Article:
Aristotle

Aristotle

Aristotle is one of the greatest thinkers in the history of western science and philosophy, making contributions to logic, metaphysics, mathematics, physics, biology, botany, ethics, politics, agriculture, medicine, dance and theatre. He was a student of Plato who in turn studied under Socrates. Although we do not actually possess any of Aristotle’s own writings intended for publication, we have volumes of the lecture notes he delivered for his students; through these Aristotle was to exercise his profound influence through the ages. Indeed, the medieval outlook is sometimes considered to be the “Aristotelian worldview” and St. Thomas Aquinas simply refers to Aristotle as “The Philosopher” as though there were no other.

One of Aristotle’s most influential works is the Nicomachean Ethics, where he presents a theory of happiness that is still relevant today, over 2,300 years later. The key question Aristotle seeks to answer in these lectures is “What is the ultimate purpose of human existence?” What is that end or goal for which we should direct all of our activities? Everywhere we see people seeking pleasure, wealth, and a good reputation. But while each of these has some value, none of them can occupy the place of the chief good for which humanity should aim. To be an ultimate end, an act must be self-sufficient and final, “that which is always desirable in itself and never for the sake of something else” (Nicomachean Ethics), and it must be attainable by man. Aristotle claims that nearly everyone would agree that happiness is the end which meets all these requirements. It is easy enough to see that we desire money, pleasure, and honor only because we believe that these goods will make us happy. It seems that all other goods are a means towards obtaining happiness, while happiness is always an end in itself.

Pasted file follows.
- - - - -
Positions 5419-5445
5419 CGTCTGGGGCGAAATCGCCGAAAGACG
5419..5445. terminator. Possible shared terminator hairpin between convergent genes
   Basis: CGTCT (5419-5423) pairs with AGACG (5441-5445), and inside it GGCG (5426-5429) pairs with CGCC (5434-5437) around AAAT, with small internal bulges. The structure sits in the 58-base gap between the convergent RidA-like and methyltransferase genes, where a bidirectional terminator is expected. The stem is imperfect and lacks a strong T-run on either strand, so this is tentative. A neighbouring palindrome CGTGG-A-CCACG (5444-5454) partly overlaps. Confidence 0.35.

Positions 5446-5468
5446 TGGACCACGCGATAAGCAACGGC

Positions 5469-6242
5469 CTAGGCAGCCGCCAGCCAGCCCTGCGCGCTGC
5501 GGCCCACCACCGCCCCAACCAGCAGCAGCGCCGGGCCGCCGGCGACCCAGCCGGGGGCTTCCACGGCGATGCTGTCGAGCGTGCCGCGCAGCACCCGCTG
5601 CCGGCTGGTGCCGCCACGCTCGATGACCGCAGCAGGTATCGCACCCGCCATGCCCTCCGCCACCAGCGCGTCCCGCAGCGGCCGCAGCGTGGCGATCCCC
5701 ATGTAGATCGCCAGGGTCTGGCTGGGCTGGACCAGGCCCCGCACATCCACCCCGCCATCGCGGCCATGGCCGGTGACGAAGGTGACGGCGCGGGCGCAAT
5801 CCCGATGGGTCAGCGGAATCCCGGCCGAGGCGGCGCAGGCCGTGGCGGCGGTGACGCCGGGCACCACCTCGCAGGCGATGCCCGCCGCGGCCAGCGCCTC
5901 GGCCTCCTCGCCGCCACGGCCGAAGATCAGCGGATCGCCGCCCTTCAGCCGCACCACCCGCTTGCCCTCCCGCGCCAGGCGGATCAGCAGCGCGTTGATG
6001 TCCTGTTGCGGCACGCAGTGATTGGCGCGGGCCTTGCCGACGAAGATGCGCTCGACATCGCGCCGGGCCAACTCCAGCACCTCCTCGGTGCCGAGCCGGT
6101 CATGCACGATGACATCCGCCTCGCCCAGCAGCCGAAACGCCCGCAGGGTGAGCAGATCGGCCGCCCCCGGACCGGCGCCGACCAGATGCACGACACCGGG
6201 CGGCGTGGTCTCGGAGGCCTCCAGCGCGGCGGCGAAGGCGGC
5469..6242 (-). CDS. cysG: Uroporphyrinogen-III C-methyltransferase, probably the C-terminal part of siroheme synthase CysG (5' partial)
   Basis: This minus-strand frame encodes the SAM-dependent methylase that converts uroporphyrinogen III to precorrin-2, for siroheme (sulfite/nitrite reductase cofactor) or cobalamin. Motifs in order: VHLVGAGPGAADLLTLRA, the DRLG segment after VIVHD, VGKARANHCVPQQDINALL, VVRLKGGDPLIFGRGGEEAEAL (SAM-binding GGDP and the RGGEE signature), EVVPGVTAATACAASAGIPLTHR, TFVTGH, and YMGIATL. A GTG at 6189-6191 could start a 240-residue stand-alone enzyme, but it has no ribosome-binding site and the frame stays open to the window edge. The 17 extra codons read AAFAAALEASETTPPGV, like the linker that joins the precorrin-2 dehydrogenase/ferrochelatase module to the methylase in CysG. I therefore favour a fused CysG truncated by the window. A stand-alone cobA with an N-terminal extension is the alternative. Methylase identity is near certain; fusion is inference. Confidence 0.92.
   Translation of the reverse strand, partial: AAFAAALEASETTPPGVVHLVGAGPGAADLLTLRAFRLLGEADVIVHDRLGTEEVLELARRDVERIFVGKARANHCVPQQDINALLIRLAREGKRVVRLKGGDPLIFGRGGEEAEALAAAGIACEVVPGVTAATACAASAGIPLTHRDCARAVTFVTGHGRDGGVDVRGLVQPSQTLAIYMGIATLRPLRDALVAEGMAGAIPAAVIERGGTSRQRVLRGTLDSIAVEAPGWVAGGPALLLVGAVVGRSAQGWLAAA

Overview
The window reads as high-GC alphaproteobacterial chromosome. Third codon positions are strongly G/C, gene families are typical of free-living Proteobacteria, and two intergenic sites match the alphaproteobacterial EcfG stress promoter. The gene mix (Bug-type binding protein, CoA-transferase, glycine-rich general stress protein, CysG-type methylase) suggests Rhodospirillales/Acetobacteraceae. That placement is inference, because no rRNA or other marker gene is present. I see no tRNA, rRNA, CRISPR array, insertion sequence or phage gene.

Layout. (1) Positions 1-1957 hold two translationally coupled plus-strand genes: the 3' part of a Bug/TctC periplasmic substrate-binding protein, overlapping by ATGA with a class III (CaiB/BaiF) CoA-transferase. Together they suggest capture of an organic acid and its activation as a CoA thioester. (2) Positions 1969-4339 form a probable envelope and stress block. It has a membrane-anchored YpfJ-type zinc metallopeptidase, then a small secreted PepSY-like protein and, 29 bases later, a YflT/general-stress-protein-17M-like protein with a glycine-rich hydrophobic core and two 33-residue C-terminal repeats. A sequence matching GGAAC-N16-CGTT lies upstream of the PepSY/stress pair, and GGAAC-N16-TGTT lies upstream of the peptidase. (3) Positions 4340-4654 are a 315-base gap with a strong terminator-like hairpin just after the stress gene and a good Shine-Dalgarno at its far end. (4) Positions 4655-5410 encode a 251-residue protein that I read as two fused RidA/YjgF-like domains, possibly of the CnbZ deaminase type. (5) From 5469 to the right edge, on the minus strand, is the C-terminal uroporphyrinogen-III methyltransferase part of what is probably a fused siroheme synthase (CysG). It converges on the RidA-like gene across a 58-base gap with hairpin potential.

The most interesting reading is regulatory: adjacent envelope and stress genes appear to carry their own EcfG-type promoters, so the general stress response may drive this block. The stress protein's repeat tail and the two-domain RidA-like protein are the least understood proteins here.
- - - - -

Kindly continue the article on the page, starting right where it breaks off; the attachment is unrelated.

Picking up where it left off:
According to Aristotle, happiness consists in achieving, through the course of a whole lifetime, all the goods — health, wealth, knowledge, friends, etc. — that lead to the perfection of human nature and to the enrichment of human life. This requires us to make choices, some of which may be very difficult. Often the lesser good promises immediate pleasure and is more tempting, while the greater good is painful and requires some sort of sacrifice. For example, it may be easier and more enjoyable to spend the night watching television, but you know that you will be better off if you spend it researching for your term paper. Developing a good character requires a strong effort of will to do the right thing, even in difficult situations.

Another example is the taking of drugs, which is becoming more and more of a problem in our society today. For a fairly small price, one can immediately take one’s mind off of one’s troubles and experience deep euphoria by popping an oxycontin pill or snorting some cocaine. Yet, inevitably, this short-term pleasure will lead to longer term pain. A few hours later you may feel miserable and so need to take the drug again, which leads to a never-ending spiral of need and relief. Addiction inevitably drains your funds and provides a burden to your friends and family. All of those virtues — generosity, temperance, friendship, courage, etc. — that make up the good life appear to be conspicuously absent in a life of drug use.

Confucius

Confucius lived during the Spring and Autumn period (777 BC to 476 BC) of the Eastern or Later Zhou Dynasty (770 BC – 256 BC).  It was a time in China’s history when the great Zhou dynasty had broken down and the country was divided among rival factions.  Confucius traveled from State to State to teach what he believed to be the best approach to government and civilization.

Wherever he went, he sought positions in government as an advisor or administrator, but only briefly held a few such posts.  While he attracted a large number of students and followers, his views and advice were not popular among the kings nor were they considered practical.  A number of his students were able to make successful careers in government; perhaps they were more flexible or more politic.